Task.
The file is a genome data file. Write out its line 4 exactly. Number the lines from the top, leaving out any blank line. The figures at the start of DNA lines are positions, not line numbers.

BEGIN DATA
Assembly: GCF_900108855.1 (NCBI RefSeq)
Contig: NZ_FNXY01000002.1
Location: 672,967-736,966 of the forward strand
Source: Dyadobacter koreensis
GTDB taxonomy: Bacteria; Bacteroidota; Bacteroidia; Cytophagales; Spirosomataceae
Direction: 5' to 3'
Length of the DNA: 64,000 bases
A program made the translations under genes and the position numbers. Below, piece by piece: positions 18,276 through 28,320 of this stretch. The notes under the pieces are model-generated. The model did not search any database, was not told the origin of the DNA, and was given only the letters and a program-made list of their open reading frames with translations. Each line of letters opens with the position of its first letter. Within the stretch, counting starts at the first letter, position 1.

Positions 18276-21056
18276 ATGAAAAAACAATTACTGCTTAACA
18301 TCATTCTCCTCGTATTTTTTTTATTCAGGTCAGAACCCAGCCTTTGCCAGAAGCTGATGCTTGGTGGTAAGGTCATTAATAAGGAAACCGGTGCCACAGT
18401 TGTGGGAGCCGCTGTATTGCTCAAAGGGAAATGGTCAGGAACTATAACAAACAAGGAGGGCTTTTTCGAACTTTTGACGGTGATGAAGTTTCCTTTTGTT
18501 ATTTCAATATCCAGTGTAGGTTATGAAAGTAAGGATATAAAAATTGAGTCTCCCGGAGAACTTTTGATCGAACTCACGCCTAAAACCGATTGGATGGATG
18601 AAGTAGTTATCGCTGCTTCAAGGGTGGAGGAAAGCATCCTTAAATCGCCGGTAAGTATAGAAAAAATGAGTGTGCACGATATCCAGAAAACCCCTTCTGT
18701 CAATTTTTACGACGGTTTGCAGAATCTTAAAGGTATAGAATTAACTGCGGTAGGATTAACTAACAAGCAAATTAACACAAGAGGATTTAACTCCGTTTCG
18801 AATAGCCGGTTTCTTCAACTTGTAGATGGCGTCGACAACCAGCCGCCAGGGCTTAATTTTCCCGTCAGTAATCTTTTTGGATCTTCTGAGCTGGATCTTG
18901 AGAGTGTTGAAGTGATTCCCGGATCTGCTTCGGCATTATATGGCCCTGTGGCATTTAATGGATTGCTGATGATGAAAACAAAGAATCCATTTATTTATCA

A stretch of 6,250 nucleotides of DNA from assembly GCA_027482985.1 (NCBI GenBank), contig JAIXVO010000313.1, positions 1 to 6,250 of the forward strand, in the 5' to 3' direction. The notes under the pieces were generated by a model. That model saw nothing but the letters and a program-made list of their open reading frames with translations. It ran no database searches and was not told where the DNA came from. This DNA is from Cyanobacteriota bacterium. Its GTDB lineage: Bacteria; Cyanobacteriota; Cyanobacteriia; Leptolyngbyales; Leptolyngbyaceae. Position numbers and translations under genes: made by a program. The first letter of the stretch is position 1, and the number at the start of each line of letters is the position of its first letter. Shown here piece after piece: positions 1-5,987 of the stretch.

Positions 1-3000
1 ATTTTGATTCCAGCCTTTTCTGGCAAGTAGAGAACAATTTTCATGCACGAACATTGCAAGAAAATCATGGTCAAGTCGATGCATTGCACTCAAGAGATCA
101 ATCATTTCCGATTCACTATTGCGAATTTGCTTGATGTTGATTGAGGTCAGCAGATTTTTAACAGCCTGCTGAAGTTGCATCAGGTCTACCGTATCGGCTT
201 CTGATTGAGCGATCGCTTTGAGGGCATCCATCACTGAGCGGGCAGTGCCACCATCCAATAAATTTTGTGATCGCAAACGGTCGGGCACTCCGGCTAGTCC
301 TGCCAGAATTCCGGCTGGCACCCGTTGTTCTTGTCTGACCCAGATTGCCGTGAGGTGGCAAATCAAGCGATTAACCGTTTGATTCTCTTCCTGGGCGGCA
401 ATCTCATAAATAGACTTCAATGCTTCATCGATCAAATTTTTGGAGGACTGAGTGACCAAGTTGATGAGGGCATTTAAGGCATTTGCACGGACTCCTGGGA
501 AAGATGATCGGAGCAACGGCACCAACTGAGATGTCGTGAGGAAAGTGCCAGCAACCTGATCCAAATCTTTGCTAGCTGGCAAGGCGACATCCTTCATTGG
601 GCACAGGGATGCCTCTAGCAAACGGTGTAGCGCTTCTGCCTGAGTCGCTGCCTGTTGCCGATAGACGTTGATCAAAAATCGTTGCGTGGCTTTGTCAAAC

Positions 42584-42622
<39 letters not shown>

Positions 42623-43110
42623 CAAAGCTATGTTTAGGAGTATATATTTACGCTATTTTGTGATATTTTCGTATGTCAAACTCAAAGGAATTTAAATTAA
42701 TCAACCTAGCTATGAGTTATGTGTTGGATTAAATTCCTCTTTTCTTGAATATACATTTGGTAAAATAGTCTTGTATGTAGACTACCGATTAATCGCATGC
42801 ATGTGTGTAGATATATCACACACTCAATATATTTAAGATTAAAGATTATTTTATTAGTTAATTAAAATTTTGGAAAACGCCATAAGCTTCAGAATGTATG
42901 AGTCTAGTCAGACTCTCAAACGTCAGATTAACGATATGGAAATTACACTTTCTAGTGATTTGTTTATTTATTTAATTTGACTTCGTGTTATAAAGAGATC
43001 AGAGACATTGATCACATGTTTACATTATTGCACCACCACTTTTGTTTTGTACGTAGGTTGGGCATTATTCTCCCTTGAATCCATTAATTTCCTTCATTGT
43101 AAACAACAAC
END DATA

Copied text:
Source: Dyadobacter koreensis